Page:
Wednesday, August 4, 2010

PS 50-35: Network structure is linked to the community stability of canopy arthropods associated with Populus angustifolia

Matthew K. Lau, Arthur R. Keith, and Thomas G. Whitham. Northern Arizona University

Background/Question/Methods   Interspecific interactions have long been considered important to community stability. However, interspecific interactions remain difficult to quantify despite an abundance of community data. Here we take a network perspective to analyze community data from a multi-year study of canopy arthropods associated with Populus angustifolia, a foundation, riparian tree species. We then relate the network structure to the community stability, measured as similarity over time. Arthropod abundance data was observed on individual trees of known genotype in a common garden setting, controlling for the effects of environment and tree genetics. Species interactions were quantified as species correlations using an equivalence testing approach, which adjusted for power issues with multiple pairwise comparisons.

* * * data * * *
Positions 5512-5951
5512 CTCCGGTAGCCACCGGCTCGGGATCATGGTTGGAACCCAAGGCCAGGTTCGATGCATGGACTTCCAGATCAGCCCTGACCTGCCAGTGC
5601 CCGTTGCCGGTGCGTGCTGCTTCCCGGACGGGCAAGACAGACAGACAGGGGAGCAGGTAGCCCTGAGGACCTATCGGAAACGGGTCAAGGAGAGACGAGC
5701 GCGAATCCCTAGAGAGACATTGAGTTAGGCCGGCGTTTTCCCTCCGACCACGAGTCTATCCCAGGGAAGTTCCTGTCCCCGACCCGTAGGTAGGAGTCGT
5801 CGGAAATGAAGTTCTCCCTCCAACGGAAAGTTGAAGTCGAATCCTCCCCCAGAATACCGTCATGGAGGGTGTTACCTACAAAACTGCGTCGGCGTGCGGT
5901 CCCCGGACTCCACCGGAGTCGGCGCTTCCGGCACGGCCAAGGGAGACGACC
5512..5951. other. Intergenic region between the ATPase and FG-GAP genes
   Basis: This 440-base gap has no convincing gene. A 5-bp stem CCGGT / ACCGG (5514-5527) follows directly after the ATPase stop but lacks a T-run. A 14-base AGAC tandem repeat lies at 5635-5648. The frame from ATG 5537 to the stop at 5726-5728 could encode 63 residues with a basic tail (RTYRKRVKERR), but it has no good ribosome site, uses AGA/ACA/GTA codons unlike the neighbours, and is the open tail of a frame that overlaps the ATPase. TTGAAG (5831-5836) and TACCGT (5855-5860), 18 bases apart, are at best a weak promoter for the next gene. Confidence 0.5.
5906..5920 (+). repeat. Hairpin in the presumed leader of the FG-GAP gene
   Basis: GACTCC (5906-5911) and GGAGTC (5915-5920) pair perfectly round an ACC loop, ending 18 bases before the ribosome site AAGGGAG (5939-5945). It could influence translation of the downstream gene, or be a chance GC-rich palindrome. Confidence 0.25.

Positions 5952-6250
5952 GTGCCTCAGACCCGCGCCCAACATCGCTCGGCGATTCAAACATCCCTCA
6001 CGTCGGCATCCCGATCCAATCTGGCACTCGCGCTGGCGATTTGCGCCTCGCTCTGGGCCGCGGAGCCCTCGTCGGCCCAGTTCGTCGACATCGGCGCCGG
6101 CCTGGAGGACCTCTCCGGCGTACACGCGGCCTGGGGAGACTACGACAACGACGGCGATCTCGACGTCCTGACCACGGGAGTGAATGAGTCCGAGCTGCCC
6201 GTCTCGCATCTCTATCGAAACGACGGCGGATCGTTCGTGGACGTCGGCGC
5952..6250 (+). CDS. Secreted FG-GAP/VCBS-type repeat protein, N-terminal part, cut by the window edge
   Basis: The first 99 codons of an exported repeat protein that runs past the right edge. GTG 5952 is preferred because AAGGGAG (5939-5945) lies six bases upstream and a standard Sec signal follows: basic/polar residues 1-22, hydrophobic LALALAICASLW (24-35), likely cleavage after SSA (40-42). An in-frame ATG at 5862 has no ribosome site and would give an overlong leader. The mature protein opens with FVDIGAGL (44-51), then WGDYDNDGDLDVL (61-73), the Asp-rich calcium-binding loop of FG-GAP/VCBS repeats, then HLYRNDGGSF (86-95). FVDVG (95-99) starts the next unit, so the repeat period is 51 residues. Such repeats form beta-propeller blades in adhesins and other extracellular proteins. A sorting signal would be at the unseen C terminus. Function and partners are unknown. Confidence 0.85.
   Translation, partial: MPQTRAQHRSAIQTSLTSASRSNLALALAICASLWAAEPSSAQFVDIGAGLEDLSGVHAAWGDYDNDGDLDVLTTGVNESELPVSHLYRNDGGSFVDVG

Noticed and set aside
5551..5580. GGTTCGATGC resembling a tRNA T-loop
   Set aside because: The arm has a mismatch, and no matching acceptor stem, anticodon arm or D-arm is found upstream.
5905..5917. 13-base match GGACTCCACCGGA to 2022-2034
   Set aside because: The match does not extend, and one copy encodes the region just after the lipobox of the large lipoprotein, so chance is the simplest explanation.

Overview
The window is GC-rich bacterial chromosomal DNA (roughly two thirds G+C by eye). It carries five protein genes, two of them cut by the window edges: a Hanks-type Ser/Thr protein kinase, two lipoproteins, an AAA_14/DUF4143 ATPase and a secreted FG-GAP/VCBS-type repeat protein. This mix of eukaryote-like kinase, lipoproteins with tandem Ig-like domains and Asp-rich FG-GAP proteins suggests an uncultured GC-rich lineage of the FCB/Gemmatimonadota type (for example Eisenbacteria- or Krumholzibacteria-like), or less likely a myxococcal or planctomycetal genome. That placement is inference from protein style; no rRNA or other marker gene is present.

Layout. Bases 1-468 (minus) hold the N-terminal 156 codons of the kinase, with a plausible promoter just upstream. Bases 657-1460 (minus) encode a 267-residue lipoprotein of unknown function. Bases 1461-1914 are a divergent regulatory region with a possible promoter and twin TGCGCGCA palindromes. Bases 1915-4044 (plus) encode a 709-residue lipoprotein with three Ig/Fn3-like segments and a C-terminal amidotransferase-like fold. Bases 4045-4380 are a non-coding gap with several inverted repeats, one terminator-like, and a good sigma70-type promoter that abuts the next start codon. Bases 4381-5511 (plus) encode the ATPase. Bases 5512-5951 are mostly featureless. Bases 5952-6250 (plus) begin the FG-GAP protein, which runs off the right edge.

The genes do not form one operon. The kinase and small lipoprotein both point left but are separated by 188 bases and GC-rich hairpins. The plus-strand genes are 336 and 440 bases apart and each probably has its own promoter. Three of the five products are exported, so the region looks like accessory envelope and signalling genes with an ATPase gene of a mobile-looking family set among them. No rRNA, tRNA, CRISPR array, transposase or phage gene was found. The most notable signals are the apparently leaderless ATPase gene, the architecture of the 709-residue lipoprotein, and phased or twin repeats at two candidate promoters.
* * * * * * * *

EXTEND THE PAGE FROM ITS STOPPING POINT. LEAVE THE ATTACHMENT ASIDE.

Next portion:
Results/Conclusions   Three major findings emerged. 1) Genotypes varied in network structure in all years sampled. 2) Network structure was consistent across all years. 3) There was a significant, positive correlation between community stability and network structure. Studies of species interaction networks, such as food-webs and mutualisms, have provided the foundations of a network perspective in ecology. Our results suggest that the genetics of a foundation tree species can affect the interaction network structure of associated species and that communities with higher network centrality (i.e., a more even distribution of links among species) are less stabile. Furthermore, our findings indicate the importance of network analytical methods in understanding community dynamics.